I once experimented with the tool "quirk" and came to a gate, whose function I can not properly tap into. I'm working in the circuit with 4 bits, the last bit is negated, so from 0 to 1. On all 4 bits then I apply a Hadamard transformation. Then this special gate is used, whose function I can not explain.

the gate in the red box is the one that I mean

Hence my question. Can someone explain what makes the gate? How does this work? I know so far the CNOT gate and the Toffoli gate, but this one seems to be something else?

I hope the question is understandable.


This gate is closely related to the CNOT gate that you've already learnt about. Where the CNOT gate says "apply NOT to the target if the control is in the state $|1\rangle$", this gate says "apply NOT to the target if all 3 control qubits are in the state $|1\rangle$". The three control qubits are the closed black circles, and the target qubit is the other one.

If you want to know more about this gate, it's probably worth starting with the "Toffoli gate", which is the same but with two control qubits.

  • $\begingroup$ Thank you for your answer. Can you maybe do that a little further? So at the CNOT I noticed: the second bit is negated if the first bit is a one. Are there any sources that convert this gate into a Toffoli gate? So what interests me, how do you know that the gate works that way? Where can I read about it? $\endgroup$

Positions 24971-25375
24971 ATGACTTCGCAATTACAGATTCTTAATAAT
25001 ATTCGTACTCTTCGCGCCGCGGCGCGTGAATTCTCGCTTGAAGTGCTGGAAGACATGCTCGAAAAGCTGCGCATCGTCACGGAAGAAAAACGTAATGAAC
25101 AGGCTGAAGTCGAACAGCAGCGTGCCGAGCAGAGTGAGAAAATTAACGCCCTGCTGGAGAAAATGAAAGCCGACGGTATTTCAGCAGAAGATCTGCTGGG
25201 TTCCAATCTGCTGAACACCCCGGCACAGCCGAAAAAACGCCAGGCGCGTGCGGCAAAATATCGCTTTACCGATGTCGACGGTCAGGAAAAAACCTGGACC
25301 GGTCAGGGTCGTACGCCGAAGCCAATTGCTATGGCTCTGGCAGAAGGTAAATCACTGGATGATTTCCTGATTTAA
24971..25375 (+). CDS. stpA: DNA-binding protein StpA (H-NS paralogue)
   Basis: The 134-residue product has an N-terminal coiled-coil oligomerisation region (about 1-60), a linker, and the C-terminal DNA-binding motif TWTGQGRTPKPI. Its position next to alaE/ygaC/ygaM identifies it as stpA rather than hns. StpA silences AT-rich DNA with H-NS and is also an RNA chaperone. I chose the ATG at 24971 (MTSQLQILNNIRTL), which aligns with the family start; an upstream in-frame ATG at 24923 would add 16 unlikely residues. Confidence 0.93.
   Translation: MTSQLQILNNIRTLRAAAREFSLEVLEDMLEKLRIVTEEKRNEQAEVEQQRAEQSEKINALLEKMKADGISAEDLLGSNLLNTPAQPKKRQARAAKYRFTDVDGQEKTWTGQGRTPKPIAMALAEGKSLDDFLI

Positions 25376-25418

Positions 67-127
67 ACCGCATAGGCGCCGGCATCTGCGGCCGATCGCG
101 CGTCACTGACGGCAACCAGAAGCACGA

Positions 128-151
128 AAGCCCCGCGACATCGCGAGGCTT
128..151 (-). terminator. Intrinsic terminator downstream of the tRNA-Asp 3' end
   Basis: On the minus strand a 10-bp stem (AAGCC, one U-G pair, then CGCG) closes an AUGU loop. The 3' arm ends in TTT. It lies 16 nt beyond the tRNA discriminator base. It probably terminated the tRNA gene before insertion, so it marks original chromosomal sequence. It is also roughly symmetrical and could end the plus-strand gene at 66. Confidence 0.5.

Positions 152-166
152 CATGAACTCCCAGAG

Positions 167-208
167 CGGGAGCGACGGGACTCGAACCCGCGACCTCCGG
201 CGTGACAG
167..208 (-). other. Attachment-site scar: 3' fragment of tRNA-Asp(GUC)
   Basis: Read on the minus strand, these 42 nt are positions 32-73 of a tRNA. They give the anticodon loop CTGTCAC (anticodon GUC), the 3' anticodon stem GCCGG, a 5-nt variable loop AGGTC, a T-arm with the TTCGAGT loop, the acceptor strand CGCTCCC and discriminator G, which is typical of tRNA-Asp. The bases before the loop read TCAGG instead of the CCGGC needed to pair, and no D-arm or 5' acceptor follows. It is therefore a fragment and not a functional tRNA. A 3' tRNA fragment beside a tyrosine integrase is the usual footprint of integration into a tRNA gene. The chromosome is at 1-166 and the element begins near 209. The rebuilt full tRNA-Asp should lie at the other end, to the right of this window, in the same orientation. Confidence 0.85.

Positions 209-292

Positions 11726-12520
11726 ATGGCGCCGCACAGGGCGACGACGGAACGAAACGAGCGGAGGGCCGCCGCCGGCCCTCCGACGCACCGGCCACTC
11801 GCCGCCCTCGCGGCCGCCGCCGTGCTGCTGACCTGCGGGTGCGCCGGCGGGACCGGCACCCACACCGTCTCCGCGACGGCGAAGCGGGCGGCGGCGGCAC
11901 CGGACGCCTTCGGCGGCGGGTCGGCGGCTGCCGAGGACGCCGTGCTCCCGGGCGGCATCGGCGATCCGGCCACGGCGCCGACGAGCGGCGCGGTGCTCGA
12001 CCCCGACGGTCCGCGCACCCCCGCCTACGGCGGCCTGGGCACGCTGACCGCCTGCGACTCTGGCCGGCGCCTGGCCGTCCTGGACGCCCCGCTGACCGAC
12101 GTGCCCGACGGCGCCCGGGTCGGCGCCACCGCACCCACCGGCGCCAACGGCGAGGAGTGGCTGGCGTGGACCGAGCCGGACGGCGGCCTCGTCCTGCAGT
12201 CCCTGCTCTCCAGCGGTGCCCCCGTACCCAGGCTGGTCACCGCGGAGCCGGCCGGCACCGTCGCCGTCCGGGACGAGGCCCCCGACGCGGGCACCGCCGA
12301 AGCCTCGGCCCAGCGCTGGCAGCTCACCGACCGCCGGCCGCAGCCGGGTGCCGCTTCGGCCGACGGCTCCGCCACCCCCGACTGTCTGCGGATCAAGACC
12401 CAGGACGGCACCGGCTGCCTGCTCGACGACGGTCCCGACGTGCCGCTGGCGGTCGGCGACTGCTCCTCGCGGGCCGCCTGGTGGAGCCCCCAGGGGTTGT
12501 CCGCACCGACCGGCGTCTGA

– user4961
    Mar 25 '19 at 13:47
  • $\begingroup$ @QuantaMag This is just standard notation. I know it because I've working in the field for a long time. As for where you can read more, the text book by Nielsen & Chuang is the standard starting point. In my version, you'd be interested in Figures 4.7 and 4.9. $\endgroup$
    – DaftWullie
    Mar 25 '19 at 14:12
  • $\begingroup$ thanks for your help, I have found the appropriate text, which is helpful. $\endgroup$
    – user4961
    Mar 26 '19 at 7:54

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